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Tropical Indigenous Ethnobotany Centre (TIEC)

The TIEC is a partnership between Traditional Owners (TO), the ATH, JCU’s Cairns Institute, Qld. Govt. DES, and CSIRO Ecosystem Sciences. Development of the TIEC, housed at the ATH, and research projects undertaken in association with it, advance through mutually beneficial partnerships. Projects research and collate existing ethnobotanical data, promote and carry out research in a respectful and culturally appropriate way, and provide awareness, training and education. The TIEC aims for recognition as the centre for ethnobotanical research in the Australian tropics, with a focus on north Queensland. Future activities may include neighbouring countries.

Team

Gerry Turpin (ATH), Rosemary Hill (CSIRO), Eda Addicott (ATH), TBA (JCU Cairns Institute), Darren Crayn (ATH).

Indigenous knowledge and mangrove management

This project aims to combine multiple coastal mangrove ecosystems values into Indigenous land and sea management partnerships. The project will develop a two-way indicator monitoring framework and program that will bring Indigenous knowledge and science together to support Indigenous land and sea management of coastal mangrove ecosystems. In partnership with Indigenous groups, the project will develop a tool that combines Indigenous values and knowledge of mangrove ecosystems with scientific assessments to support community-based monitoring and management of Indigenous coastal land and sea country. This approach brings greater attention and focuses on Indigenous values into the management and planning of mangrove and shoreline ecosystems for the benefit of indigenous, local and regional communities.

Team

Ilisapeci Lyons (CSIRO), Gerry Turpin (ATH).

Rainforest Key

The “Australian Tropical Rain Forest Plants - Trees, Shrubs and Vines” (a.k.a. the Rainforest Key, or RFK) is an interactive multiple-entry identification and information system. A total of 138 characters, covering morphology - habit, bark, leaves, flowers, fruits and seedlings - and some geographic and ecological information ensure reliability and power of the key is high. Illustrated help notes assist with interpretation of characters. Plant images help to confirm identification. The latest version, RFK edition 7, was released online in late 2018 and includes 2739 species of rainforest plants of northern Australian rain forests and for the first time included rainforest plants of the Central Queensland region. Further development is mostly focused on publication of the RFK as an app and finalizing and publishing the fern module (some 300 spp).

Team

Frank Zich (ATH), Raelee Kerrigan (ATH), Ashley Field (ATH).

Savanna Key

The Australian tropical savanna biome covers the top one third of the continent. The region is undergoing rapid change, with pressures from rapidly expanding agricultural and resources sectors. However, the lack of a comprehensive Flora for most of the biome means that biodiversity surveys and conservation planning are severely hindered. Currently, plant identification resources for the biome are dispersed, in technical literature and therefore difficult to access, and inconsistent in format and taxonomy. Field guides where available are taxonomically incomplete, local in scope, and vary in quality. We aim to produce, over the next 5-7 years, a comprehensive, authoritative interactive identification key to Australian tropical savanna plants that is free for use over the internet. The product will be similar to the proven ‘Rainforest Key’, which has enjoyed broad stakeholder uptake.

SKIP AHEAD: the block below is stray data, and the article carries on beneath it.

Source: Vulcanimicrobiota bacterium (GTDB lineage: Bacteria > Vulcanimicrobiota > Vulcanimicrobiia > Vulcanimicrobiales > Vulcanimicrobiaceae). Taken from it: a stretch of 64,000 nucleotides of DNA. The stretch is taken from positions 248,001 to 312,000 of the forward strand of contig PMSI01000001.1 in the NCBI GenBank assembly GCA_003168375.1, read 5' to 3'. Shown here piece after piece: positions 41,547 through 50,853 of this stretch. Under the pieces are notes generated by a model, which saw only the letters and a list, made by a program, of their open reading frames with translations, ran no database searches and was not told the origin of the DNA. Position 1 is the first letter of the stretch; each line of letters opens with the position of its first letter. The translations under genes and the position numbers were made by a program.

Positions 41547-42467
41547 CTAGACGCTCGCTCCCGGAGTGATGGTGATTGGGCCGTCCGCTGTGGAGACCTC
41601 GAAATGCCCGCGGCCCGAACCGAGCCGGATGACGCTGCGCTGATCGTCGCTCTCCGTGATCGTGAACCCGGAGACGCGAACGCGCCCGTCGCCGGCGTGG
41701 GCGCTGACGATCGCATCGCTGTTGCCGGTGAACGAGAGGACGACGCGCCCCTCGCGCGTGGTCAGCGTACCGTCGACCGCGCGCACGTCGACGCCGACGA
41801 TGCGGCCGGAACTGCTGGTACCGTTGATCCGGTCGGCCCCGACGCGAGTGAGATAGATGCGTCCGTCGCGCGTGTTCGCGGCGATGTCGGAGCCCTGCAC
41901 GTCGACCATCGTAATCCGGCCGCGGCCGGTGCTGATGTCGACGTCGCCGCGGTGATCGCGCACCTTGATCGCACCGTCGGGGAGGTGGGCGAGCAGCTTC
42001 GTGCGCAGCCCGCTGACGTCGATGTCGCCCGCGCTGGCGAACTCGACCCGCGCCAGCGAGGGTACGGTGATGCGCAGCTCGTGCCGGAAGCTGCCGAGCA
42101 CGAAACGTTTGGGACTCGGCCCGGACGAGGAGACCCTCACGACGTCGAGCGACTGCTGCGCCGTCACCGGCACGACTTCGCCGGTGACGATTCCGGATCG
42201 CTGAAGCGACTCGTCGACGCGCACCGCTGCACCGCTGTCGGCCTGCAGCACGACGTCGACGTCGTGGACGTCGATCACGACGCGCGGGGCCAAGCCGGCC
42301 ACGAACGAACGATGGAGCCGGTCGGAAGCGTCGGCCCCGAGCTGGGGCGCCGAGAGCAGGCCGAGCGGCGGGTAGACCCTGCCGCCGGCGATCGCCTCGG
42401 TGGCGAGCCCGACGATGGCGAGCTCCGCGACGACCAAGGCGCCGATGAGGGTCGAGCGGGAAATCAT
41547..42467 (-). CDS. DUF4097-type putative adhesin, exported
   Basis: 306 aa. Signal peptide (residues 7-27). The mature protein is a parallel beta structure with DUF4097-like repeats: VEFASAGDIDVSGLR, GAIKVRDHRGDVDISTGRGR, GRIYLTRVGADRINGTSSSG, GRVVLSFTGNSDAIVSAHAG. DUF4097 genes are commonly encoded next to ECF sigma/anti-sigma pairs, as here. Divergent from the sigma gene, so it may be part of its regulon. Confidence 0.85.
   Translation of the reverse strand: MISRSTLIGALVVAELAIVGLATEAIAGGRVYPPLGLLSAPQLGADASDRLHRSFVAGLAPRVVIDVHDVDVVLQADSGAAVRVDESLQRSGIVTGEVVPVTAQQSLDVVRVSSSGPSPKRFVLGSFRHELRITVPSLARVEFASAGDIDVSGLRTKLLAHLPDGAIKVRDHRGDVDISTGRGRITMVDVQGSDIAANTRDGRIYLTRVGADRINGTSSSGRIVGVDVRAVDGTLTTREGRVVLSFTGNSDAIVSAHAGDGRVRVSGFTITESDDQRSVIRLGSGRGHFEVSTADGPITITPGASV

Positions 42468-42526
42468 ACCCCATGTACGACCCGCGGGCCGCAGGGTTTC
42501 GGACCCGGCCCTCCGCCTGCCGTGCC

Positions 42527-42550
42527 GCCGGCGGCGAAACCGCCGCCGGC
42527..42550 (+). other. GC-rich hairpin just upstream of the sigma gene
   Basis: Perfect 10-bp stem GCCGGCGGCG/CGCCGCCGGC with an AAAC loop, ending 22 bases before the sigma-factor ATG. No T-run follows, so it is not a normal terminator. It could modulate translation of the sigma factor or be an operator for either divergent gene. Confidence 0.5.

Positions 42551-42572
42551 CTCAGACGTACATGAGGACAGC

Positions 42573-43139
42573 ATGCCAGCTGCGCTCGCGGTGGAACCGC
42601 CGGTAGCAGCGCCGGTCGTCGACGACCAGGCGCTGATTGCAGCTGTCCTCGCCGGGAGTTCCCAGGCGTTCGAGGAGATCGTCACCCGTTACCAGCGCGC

Team

Frank Zich (ATH), Eda Addicott (ATH), Darren Crayn (ATH), Paul Williams (volunteer), Ailsa Holland (DES), Kevin Thiele (Independent researcher), Ian Cowie (DNA), Donna Lewis (DNA), Bruce Wannan (volunteer).

Grasses of Cape York Peninsula

Grasses are among the most important plant groups in savanna ecosystems for multiple land use groups including primary producers and conservation land managers. Currently identification resources for non-specialists are inadequate. This project will produce fact sheets for species of grasses found on the Cape York Peninsula. Work will progress in a modular fashion subject to funding with completed products for defined subregions contributing toward the ultimate objective of a complete guide to the grasses of the Cape York Peninsula bioregion.

Team

Raelee Kerrigan (ATH).

Ericaceae – an eFlora of Australia treatment

Generic boundaries in the predominantly Australian subfamily Epacridoideae (Ericaceae; c. 580 Australian taxa) have recently been resolved following many years of phylogenetic research, paving the way for the description of undescribed species and a Flora of Australia treatment. This project will complete part of such a treatment by formalizing generic-level nomenclature, describing 25 new species and completing species profiles for all capsular-fruited taxa (c. 150 species). This research will aid conservation efforts, particularly in south-western Australia, where there is a high level of diversity, with many species subject to multiple threats. Further studies into historical biogeography and evolution will also be undertaken.

Team

Fanie Venter (ATH), Jeremy Bruhl (University of New England), Rose Andrew (University of New England), Ian Telford (University of New England), Caroline Puente-Lelievre (US Food and Drug Administration), Kristina Lemson (Edith Cowan University), Michael Hislop (Western Australian Herbarium), Ron Crowden (independent researcher), Helen Kennedy (PhD student, UNE), Darren Crayn (ATH).